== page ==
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LGBTQIA+ Health: Home


This guide is designed to assist students, researchers, and health professionals in finding health and other information related to lesbian, gay, bisexual, transgender, asexual, intersex, queer, and queer-questioning communities.

As with the nature of science, this guide will continue to be a work in progress. Please contact me if you have any questions or suggestions for the inclusion of materials at

What does it all mean?



  • “+”–  a symbol that represents members of the community who identify with a sexual orientation or gender identity that isn’t included within the LGBTQIA acronym. It’s an inclusive way of representing gender and sexual identities that letters and words cannot yet fully describe.
  • Asexual- a term used to describe a person who lacks sexual attraction or desire for other people. It’s different from celibacy, in which people make a choice to abstain from sexual activity.
  • Bisexual –  describes a person who is physically, emotionally, or romantically attracted to people within more than one sex, gender, or gender identity.
  • Cisgender – Individuals whose gender assigned at birth corresponds to their gender identity.
  • Gay  describes a person who is physically, emotionally, or romantically attracted to people within the same gender. 
  • Gender Identity – One's inner sense of self as male, female, both, or neither. One’s gender identity can be the same or different than the gender assigned at birth.
  • Gender Expression – Refers to the ways in which people externally communicate their gender identity to others through behavior, clothing, haircut, voice, and other parts of their presentation. Gender expression should not be viewed as an indication of sexual orientation.
  • Gender Fluid – describes a person whose gender identity or expression changes over time. 

  • Genderqueer –describes a person who does not follow static categories of gender, embracing a fluidity of gender identity and, oftentimes, sexual orientations. 
  • Gender non-conforming – describes a person who does not abide by traditional or cultural expectations — in regards to appearance or behavior — of their gender. 
  • Gender Role – This is the set of roles, activities, expectations and behaviors assigned to females and males by society. Our culture recognizes two binary gender roles: masculine (having the qualities attributed to males) and feminine (having the qualities attributed to females). Other cultures have three or more gender roles.
  • Intersex – some people are born with chromosomes, hormones, genitalia and/or other sex characteristics that do not conform to standard definitions of male or female; approximately 1% of the population is intersex.
  • Lesbian –describes a woman who is physically, emotionally, or romantically attracted to other women.
  • Non-binary – describes a person whose gender identity falls outside of strictly male or strictly female.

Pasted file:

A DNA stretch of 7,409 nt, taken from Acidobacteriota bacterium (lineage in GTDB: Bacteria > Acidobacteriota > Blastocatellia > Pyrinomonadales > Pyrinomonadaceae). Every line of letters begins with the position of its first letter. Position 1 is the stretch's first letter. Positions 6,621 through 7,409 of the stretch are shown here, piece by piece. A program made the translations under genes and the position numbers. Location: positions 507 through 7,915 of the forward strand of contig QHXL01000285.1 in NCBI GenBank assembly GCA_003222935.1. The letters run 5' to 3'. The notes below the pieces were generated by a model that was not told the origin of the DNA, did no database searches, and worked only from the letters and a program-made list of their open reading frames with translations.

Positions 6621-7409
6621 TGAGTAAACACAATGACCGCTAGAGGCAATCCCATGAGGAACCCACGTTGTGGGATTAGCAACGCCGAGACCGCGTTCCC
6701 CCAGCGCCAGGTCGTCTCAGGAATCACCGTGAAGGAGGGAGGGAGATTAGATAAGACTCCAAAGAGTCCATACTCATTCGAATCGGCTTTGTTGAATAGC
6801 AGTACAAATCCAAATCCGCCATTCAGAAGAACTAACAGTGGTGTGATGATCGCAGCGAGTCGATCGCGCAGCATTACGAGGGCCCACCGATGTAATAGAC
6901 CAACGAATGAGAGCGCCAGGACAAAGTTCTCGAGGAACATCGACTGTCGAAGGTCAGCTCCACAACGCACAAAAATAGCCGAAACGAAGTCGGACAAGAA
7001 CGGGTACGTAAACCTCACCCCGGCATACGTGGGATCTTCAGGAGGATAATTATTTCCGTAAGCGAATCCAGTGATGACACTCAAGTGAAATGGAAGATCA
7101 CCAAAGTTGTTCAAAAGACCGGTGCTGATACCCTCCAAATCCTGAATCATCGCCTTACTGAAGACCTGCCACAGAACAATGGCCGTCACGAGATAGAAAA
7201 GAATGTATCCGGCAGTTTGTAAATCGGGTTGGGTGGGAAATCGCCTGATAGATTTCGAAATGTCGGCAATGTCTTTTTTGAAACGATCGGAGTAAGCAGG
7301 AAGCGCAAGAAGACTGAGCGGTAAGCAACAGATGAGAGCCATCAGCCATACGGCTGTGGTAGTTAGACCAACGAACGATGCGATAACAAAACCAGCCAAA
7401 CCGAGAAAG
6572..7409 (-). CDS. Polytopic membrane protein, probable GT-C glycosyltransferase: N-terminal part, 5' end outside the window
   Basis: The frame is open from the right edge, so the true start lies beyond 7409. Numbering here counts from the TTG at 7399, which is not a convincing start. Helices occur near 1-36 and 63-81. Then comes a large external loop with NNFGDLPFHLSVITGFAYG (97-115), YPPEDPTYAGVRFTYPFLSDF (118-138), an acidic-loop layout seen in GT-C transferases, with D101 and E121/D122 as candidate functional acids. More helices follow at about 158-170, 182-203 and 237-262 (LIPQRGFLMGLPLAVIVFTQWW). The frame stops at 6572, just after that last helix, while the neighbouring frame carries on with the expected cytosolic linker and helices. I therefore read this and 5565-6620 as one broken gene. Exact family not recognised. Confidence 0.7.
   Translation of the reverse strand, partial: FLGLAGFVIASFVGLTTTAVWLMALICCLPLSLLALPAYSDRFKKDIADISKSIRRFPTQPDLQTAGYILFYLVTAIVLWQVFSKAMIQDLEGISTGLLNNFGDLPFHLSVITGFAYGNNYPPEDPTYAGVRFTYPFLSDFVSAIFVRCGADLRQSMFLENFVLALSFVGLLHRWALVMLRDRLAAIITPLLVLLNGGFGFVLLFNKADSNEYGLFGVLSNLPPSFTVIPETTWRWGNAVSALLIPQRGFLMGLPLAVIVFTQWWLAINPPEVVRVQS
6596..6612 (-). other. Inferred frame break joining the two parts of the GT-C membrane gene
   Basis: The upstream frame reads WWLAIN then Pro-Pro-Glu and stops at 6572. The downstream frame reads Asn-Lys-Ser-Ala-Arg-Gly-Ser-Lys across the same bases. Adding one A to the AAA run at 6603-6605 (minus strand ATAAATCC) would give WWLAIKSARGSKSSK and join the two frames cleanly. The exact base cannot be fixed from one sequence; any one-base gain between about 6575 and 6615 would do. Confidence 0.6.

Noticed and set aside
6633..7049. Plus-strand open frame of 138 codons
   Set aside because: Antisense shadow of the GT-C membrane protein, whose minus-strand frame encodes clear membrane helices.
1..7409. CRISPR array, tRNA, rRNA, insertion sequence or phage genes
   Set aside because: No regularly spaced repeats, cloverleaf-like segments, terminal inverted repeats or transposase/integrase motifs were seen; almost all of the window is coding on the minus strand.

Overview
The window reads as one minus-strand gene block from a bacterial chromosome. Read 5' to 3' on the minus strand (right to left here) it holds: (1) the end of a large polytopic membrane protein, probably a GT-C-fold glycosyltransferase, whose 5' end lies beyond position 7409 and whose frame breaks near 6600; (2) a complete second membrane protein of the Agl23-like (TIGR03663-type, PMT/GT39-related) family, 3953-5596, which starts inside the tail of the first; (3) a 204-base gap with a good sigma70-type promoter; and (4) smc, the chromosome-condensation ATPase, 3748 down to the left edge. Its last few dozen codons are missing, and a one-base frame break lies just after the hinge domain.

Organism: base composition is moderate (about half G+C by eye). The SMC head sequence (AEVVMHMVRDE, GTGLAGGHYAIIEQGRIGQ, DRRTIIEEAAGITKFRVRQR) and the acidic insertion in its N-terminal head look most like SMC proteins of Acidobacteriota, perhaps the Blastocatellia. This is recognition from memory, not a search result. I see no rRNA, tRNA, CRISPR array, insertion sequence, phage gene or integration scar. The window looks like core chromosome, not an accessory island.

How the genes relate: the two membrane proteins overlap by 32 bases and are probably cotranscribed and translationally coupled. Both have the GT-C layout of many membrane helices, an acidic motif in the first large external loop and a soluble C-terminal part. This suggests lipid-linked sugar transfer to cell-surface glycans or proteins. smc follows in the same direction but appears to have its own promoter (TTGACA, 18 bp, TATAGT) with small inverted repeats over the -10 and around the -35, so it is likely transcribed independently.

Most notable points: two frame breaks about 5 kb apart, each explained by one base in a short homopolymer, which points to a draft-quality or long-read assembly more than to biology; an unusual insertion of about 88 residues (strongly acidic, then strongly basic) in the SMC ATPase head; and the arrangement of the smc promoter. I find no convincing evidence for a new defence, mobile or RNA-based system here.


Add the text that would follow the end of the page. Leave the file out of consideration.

• Queer – an adjective used by some people whose sexual orientation is not exclusively heterosexual or straight. It’s an umbrella term that includes people who have non-binary or gender-fluid identities. 
  • Questioning – a term used to describe a person who is exploring their sexual orientation or gender identity.
  • Sex – Generally, a person's sex is considered their gender assigned at birth. Biological sex is determined by chromosomes, hormones, and internal and external genitalia. Given the potential variation in all of these, biological sex must be seen as a spectrum or range of possibilities rather than a binary set of two options.
  • Sexual orientation – To whom a person is romantically, sexually, and/or emotionally attracted and how they themselves define that. A person may be attracted to the same gender (gay/lesbian), the opposite gender (heterosexual), more than one gender (bisexual), or not experience sexual attraction (asexual). Some people may be attracted to the same or both genders but still not identify as gay, lesbian, or bisexual. Sexual orientation is how someone feels and identifies and is not related to specific behaviors or actions.   
  • Sexual behavior – This is what an individual does; it’s important to not assume that sexual behavior and sexual orientation are the same. People may be sexual with others that don’t “fit” their sexual orientation.
  • Transgender – Individuals whose gender assigned at birth does not match their gender identity. Being transgender does not imply any specific sexual orientation. Therefore, transgender people additionally may identify as heterosexual, gay, lesbian, bisexual, two-spirit, queer, or asexual.

*Definitions gathers from a number of sources including The Office of LGBTQ Resources, The Human Rights Campaign,, GLAAD


Addition Terms & Glossaries